The 2023 all West Valley Preps girls basketball team
West Valley Preps
For the ninth year, West Valley Preps has announced honors for the best girls basketball players it covers in the West Valley.
With so many quality players in the West Valley, a third team was …
I am anchor
WEST VALLEY PREPS
The 2023 all West Valley Preps girls basketball team
(Courtesy Frank Eager/For West Valley Preps)
Sunrise Mountain senior forward MacKenzie Dunham puts up a short jumper in the second half of the 5A girls basketball final against the defense of Canyon View junior forward Mia Burgess (#15) and freshman guard Aaliyah Rogers (#2). Dunham is the runner up for West Valley Preps girls basketball player of the year.
(Courtesy Matt Bushnell/For West Valley Preps)
Mountain Ridge senior guard Miyah Verse shoots a pull up jumper Dec. 17 in a game at O'Connor High School. She is a first team all West Valley Preps player.
(Courtesy ChapterNEXT/For West Valley Preps)
Deer Valley senior center Michaela Lee looks for a cutter to pass to from the high post during the Skyhawks' Jan. 19 win at Goldwater. Lee is a second team All West Valley Preps player.
(Courtesy Elliott Glick/For West Valley Preps)
Sunrise Mountain senior point guard Reena Bhakta (#14) drives to the basket against Valley Vista during a Feb. 7 Open Division first round game in Peoria. Bhakta is a third team all West Valley Preps player
PF — Michaela Lee (Senior), Deer Valley
C — Emma Dasovich (Junior), Valley Vista
PG — Shainelle Mallory (Freshman), Kellis
SG — Mackenzie Nielsen (Senior), Sunrise Mountain
SG — Madison Pond (Junior), Estrella Foothills
W — Mariah Preston (Senior), Willow Canyom
PF — Hannah Young (Senior), Valley Vista
PG — Reena Bhakta (Senior), Sunrise Mountain
PG — Izzy Majarucon (Junior), Deer Valley
SG — Akasha Prpich (Junior), Centennial
Elli Guiney, Millennium - After playing her first two seasons as a wing who could create for herself and other while also playing in the post, Guiney played as the squad's full time point guard. She led Millennium in points, rebounds, assists and blocks. And she led them to the first Open Division final, scoring 20 of Millennium's 28 first half points in the semifinal against Perry. She finished 4-6 from three point range and had 25 of the Tigers' 45 points in the win over Perry. Despite her high volume of usage and reliance on her offensive skills, Guiney also shot 47 percent from the field and 39 percent from three, while maintaining a 2.85 assists to turnovers ratio. No player in the West Valley was asked to do as much and delivered time and again.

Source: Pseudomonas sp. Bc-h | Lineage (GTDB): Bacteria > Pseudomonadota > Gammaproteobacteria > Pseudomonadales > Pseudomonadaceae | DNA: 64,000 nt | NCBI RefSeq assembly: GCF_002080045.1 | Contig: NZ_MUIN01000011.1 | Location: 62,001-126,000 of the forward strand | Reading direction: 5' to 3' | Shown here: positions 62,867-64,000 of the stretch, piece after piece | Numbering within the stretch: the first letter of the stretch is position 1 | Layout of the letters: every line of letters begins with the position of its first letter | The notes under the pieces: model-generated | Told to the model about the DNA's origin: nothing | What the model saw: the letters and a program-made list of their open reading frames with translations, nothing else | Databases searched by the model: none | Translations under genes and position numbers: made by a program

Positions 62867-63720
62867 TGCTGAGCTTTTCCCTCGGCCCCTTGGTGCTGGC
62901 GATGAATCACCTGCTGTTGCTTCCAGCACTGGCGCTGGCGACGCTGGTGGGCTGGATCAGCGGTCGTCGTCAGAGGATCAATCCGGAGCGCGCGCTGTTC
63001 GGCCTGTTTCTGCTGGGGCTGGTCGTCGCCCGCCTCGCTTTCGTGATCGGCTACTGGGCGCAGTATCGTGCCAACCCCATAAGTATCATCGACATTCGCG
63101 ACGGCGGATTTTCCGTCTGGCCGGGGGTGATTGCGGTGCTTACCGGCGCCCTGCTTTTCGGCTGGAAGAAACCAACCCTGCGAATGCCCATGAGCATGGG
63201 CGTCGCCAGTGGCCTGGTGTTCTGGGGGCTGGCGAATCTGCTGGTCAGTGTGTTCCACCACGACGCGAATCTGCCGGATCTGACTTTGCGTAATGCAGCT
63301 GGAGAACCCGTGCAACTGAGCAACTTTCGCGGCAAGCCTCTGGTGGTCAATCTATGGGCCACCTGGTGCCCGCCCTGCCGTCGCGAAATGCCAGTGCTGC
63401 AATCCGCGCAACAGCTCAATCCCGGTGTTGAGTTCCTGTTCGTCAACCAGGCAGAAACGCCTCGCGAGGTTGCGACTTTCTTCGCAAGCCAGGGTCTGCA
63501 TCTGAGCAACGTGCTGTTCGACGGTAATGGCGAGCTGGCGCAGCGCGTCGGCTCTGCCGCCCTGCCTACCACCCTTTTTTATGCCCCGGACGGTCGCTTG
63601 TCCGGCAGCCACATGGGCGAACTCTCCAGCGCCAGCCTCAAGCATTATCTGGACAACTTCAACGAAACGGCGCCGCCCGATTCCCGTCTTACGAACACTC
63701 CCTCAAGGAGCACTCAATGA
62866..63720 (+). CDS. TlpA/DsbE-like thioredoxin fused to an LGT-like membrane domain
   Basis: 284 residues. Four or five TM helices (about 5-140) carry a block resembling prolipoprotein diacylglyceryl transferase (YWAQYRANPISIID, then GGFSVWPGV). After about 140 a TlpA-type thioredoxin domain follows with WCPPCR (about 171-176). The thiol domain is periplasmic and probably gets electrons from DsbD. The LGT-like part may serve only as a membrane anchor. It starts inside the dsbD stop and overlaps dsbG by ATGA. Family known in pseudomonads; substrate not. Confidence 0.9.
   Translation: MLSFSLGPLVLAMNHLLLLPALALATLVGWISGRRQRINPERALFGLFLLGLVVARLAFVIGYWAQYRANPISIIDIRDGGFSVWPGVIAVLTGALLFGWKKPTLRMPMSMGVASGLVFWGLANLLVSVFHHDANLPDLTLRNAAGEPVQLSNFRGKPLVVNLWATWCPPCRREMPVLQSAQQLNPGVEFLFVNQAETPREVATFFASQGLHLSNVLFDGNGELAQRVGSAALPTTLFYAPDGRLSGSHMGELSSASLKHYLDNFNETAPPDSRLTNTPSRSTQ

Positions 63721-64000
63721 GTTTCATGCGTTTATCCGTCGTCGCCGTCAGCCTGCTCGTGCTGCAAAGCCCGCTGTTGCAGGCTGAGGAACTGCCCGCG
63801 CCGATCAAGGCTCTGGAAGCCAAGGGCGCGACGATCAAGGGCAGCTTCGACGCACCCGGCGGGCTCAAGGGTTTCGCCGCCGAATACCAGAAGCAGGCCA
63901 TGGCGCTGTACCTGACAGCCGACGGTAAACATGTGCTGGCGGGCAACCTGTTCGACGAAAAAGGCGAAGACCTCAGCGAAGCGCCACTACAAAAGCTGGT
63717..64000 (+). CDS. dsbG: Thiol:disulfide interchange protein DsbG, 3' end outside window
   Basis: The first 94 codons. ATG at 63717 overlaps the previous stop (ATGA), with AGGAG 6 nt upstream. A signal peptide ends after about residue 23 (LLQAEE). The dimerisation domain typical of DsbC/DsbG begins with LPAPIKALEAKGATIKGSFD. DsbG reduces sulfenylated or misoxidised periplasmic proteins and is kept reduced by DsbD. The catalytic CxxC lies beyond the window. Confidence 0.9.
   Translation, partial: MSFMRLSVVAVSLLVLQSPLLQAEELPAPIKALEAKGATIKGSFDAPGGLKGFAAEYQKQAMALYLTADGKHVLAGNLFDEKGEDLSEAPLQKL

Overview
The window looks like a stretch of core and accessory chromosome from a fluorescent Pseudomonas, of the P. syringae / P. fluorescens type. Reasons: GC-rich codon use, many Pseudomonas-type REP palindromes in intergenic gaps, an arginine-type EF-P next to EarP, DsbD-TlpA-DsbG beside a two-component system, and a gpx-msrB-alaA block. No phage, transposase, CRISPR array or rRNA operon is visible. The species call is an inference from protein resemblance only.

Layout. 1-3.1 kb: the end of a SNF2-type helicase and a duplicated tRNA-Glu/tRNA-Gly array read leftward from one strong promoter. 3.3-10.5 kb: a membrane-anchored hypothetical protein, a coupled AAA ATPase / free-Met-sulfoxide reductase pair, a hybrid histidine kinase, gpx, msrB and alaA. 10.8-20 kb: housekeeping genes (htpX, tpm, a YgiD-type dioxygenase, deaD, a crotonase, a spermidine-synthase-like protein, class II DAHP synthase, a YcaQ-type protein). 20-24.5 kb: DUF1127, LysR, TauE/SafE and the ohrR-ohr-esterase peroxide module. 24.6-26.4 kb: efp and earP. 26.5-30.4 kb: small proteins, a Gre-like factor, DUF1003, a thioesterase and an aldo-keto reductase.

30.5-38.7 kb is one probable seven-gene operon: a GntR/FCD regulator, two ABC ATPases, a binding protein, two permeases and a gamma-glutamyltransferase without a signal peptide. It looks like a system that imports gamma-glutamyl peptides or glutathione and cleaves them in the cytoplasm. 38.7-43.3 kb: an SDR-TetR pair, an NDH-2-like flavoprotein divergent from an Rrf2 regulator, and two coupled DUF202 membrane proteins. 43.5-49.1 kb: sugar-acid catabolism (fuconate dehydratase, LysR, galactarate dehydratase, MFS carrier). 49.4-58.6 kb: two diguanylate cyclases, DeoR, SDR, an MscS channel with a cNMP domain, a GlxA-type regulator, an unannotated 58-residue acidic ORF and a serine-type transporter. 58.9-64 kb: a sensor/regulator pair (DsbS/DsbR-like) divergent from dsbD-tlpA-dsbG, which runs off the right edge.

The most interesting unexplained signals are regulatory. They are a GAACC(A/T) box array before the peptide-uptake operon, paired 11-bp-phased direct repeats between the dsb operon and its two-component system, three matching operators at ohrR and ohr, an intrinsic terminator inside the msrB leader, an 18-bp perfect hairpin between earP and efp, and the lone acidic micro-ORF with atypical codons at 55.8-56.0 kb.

Runner-up: MacKenzie Dunham, Sunrise Mountain - In her last year of competitive basketball, Dunham dominated to the degree that the Mustangs' nearest rivals had only one effective strategy to slow her down - try to get her in foul trouble. Or get lucky with an injury. The double double machine who also can handle the ball well enough to drive to the basket from the elbow led Sunrise Mountain in rebounds (13.7 per game), assists (3.2) and blocks (1.7) in the regular season while scoring 17.3 points a game. That was in the regular season. In the playoffs, Dunham poured in 22 points in the Open Division game against Valley Vista before a collision opened a gash on her head and caused her to miss the final two minutes of a 59-55 loss. Now in the 5A bracket Sunrise Mountain had two routine wins before a semifinal game at Laveen Betty Fairfax. Dunham picked up three fouls in the first quarter, sat the second. She was out a portion of the fourth, but made two key defensive plays in the final 10 seconds to secure a 54-53 win. Dunham had three fouls in the first 5:31 of the 5A final against Canyon View. But she played most of the second half and grabbed 20 rebounds and scored 13 points in 21 minutes, as the Mustangs won their first state title.